Skin in certain age groups, such as neonates and older people, is susceptible to damage from changes in the environment and health conditions. The skin of neonates has thinner layers of epidermis, dermis and hypodermis with a higher pH than mature skin and continues to develop in the first few months of their life.4-6 Premature infants are at even higher risk due to less connective tissue between the epidermis and dermis and exposure to medical tapes and devices.5 As we grow older, this largest organ of the human body also undergoes chronological ageing leaving the skin less elastic and moisturised with reduced adipose tissue, which can be exacerbated by the lifelong consequences of the environment.7,8 Exposure to excessive moisture or dryness, or mechanical trauma triggers such as shear and pressure, can lead to wounds, such as skin tears and pressure injuries.4,8,9
Conducting a comprehensive, holistic assessment of the skin and maintaining ongoing monitoring and reassessments allows health professionals to tailor interventions to promote skin integrity based on individual needs. The term ‘skin frailty’ or ‘frailty syndrome’ compared to skin integrity is an emerging concept that has been growing in significance and serves as an umbrella concept, encapsulating vulnerabilities that pose a threat to the skin without necessarily resulting in wounds.10 Frailty syndrome is often accompanied by symptoms of weakness, fatigue, anorexia, undernutrition, weight loss, low muscle mass, balance and gait abnormalities and severe deconditioning.10 Skin frailty specifically acknowledges the skin as important,h with a need to promote optimal skin care10. Risk factors for skin frailty include age, mobility issues, specific medical conditions, and chronic illnesses.10 A person-centered, holistic strategy is advocated to address skin frailty, considering synergistic risk factors related to an individual’s health and well-being.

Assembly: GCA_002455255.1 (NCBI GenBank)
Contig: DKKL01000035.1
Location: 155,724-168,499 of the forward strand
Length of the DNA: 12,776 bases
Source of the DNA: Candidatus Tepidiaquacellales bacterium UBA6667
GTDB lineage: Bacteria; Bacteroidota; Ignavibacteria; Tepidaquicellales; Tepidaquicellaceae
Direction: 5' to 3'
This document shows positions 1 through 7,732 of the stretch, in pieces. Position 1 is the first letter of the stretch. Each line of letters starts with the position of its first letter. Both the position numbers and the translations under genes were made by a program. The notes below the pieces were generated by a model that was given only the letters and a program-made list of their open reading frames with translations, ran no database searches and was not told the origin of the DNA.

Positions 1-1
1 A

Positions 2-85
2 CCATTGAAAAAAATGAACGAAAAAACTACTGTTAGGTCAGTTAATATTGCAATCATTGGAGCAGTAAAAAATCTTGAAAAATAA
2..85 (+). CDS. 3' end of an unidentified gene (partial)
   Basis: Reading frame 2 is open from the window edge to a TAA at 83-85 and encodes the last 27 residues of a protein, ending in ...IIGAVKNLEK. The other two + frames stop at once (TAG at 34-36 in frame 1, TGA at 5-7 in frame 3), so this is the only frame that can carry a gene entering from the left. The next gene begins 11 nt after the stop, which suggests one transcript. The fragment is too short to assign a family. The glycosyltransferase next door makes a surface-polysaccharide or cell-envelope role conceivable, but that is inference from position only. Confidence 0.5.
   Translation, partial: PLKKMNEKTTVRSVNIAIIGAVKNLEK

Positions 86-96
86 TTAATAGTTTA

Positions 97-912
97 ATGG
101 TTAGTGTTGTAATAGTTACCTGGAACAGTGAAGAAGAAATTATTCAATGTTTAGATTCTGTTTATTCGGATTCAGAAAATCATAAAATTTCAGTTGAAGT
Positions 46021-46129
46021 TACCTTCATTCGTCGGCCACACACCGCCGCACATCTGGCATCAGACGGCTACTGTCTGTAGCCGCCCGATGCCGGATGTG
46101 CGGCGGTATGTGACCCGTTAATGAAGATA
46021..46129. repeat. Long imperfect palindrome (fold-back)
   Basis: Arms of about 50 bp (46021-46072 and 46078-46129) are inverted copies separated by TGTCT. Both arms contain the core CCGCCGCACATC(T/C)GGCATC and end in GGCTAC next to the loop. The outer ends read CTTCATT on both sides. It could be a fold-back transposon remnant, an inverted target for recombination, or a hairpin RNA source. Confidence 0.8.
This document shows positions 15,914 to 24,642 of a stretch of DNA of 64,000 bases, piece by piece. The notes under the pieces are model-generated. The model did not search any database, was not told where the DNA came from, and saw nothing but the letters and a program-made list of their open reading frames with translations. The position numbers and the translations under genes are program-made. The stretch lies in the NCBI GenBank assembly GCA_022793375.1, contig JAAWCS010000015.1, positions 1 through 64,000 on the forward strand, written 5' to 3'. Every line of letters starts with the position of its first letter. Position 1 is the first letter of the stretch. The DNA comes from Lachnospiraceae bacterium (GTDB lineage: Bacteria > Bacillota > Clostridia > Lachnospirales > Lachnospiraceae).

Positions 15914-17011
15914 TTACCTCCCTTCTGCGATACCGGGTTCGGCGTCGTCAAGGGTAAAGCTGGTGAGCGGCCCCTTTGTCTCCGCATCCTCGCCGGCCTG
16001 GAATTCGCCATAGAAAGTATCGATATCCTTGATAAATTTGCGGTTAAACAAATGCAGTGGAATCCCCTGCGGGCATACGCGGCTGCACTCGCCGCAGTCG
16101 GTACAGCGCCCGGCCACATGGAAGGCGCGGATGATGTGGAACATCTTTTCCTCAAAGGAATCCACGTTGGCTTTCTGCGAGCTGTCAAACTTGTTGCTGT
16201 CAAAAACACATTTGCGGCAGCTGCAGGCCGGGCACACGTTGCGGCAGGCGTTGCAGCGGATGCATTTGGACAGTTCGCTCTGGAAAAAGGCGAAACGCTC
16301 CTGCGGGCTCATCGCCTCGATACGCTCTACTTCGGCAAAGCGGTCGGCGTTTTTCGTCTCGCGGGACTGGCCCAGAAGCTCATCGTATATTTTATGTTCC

The skin is resilient, resistant to injury and if injured, has an exceptional ability to repair itself and heal. Risk factors for loss of skin integrity include age, cognitive impairment, dehydration, poor nutrition, obesity, certain medications (e.g., immunosuppressives, anti-inflammatories, anti-coagulants), incontinence, chronic disease, critical illness, impaired mobility, impaired circulation, and radiation therapy.11 The skin can become susceptible to breakdown, particularly due to excessive pressure, shear, friction, trauma or moisture and common injuries can range from minor scrapes, cuts, tears, blisters or burns to more serious wounds such as: